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Kosovo and the Russians

I was reading an article from Reuters yesterday about Russia’s interests in Kosovo and it had me remembering my own experiences in the country.

This was back in 1999 and I was near the tail-end of my RAF career. NATO was busy bombing the crap out of the Serbs in Kosovo and I was serving in Tactical Communications Wing in Brize Norton. Once the bombing stopped we were prepared to fly into Pristina airport and set up camp.

There was a problem though – the Russians got there first:

Like all Kosovo Albanians, Zogiani was eagerly awaiting the arrival of 45,000 NATO troops as Serb forces began a withdrawal compelled by 78 days of allied bombing to end ethnic-cleansing ordered by the late Serb autocrat Slobodan Milosevic.

Instead, he saw a Russian column sweep into the airport, completing a bold dash from Bosnia through Serbia to seize the runway with 200 soldiers before NATO could even get there, and be greeted as heroes by Serbs all along their way.

Now, our alliances were with the Kosovo Albanians that had suffered so much from the Serbian ethnic-cleansing, while the Russians were old allies of the Serbs. This turned out to be a bit of an issue! I remember arriving in Pristina (on a very uncomfortable Hercules C130) and having nowhere to pitch a tent.

Things were tense for a while there but diplomacy won out and we shared the airport with the Russians during my two month stay. We were there to set up the airfield comms, radar and ATC and we got on with it. The Russians didn’t bother us and we didn’t bother them, although when we did occasionally meet they were very friendly and appreciated the exchange of cigarettes.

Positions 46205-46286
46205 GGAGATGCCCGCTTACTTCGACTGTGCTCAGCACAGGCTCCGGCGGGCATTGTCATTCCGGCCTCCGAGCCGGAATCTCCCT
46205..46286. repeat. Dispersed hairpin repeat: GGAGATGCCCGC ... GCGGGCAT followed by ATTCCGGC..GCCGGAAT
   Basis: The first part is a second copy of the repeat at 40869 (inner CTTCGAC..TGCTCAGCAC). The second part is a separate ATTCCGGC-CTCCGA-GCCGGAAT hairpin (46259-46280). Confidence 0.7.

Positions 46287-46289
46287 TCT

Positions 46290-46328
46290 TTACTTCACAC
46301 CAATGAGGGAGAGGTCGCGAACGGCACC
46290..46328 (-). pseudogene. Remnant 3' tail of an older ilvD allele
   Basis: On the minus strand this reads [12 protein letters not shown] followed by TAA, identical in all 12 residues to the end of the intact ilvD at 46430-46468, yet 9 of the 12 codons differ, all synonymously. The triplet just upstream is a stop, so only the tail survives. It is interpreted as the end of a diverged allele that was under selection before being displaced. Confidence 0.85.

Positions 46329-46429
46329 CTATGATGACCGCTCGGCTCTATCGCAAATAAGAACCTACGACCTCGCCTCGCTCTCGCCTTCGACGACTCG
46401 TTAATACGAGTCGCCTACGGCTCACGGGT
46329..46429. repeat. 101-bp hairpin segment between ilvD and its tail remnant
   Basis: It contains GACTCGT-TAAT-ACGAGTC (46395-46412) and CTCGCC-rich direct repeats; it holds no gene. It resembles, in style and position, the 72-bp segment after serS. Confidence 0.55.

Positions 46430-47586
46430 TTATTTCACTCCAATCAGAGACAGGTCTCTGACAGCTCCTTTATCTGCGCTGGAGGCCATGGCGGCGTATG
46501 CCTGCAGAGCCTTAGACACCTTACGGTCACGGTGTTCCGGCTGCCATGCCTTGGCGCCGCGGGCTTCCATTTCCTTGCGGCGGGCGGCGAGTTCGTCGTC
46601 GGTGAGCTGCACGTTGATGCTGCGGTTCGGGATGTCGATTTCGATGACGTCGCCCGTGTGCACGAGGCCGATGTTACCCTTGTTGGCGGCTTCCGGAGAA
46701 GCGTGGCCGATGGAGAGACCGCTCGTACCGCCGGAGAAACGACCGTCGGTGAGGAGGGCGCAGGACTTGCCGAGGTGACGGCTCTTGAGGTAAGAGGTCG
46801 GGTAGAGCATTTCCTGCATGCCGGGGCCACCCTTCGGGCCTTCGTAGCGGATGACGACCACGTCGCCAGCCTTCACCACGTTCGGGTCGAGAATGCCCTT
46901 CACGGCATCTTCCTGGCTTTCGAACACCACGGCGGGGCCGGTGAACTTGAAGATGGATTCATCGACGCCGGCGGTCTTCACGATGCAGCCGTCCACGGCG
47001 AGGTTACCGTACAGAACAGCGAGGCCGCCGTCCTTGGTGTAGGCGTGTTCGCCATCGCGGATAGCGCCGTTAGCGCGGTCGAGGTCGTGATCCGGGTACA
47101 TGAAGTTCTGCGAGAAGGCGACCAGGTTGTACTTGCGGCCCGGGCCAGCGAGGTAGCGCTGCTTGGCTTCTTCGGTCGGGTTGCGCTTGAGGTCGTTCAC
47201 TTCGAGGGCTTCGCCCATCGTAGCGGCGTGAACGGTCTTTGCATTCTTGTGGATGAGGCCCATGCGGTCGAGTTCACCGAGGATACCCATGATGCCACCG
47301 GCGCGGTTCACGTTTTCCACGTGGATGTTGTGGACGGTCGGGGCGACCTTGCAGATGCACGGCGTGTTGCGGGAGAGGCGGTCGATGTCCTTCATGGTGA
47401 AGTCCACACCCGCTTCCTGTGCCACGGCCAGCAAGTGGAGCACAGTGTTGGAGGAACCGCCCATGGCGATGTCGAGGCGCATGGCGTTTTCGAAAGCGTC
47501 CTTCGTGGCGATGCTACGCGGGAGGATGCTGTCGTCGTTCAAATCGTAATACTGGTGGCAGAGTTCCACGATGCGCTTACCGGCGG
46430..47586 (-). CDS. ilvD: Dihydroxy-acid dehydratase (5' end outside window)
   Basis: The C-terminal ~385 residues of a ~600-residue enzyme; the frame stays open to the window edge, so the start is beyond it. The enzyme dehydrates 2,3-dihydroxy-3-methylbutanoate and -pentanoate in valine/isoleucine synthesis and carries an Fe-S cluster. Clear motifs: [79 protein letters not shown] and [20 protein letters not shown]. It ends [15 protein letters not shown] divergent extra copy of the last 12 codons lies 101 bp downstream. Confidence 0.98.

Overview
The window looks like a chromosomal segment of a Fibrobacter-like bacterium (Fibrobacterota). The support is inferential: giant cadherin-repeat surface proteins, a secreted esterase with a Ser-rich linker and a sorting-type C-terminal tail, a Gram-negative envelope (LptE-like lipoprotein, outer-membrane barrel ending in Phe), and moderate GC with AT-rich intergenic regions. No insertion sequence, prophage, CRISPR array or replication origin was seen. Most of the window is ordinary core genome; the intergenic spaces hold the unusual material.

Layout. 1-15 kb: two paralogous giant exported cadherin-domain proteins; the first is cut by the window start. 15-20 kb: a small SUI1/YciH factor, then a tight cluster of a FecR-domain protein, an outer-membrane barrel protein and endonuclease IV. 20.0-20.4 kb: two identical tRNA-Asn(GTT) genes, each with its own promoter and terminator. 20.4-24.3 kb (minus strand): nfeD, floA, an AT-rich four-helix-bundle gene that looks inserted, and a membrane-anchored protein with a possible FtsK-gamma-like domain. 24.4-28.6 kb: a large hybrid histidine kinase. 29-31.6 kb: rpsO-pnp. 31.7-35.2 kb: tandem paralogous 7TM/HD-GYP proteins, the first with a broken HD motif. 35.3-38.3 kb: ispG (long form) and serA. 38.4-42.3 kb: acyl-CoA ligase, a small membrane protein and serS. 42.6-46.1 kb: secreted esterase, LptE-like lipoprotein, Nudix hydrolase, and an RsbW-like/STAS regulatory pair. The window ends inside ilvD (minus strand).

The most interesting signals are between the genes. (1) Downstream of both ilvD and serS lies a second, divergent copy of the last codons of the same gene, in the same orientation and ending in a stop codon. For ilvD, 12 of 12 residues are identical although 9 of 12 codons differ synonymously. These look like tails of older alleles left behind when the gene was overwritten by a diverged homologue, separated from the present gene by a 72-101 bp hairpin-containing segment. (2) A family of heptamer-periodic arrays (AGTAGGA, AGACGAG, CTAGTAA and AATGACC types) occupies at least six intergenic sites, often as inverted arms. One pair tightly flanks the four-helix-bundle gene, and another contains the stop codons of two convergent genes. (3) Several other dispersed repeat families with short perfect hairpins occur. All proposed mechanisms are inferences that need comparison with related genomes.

Still, there were some tense moments while I was there. It looks like Russia could be aiming to muddy the waters in Kosovo’s attempts at independence from Serbia, so there are going to be a few more tense moments over there nine years after my visit.

While I’m on the subject of Kosovo I’d just like to point out that Kosovo is a spectacularly beautiful country, at least in parts. We didn’t get out too often but we did visit some local beauty spots. History has made the occupants poor beyond belief (the “poor” in this country should see the conditions people live in over there) but the countryside has little pockets of outstanding natural beauty.

It’s still not somewhere you’d go on holiday, but perhaps, with independence, Kosovo can put the past behind it and enrich its citizens within the European community.

I hope so.

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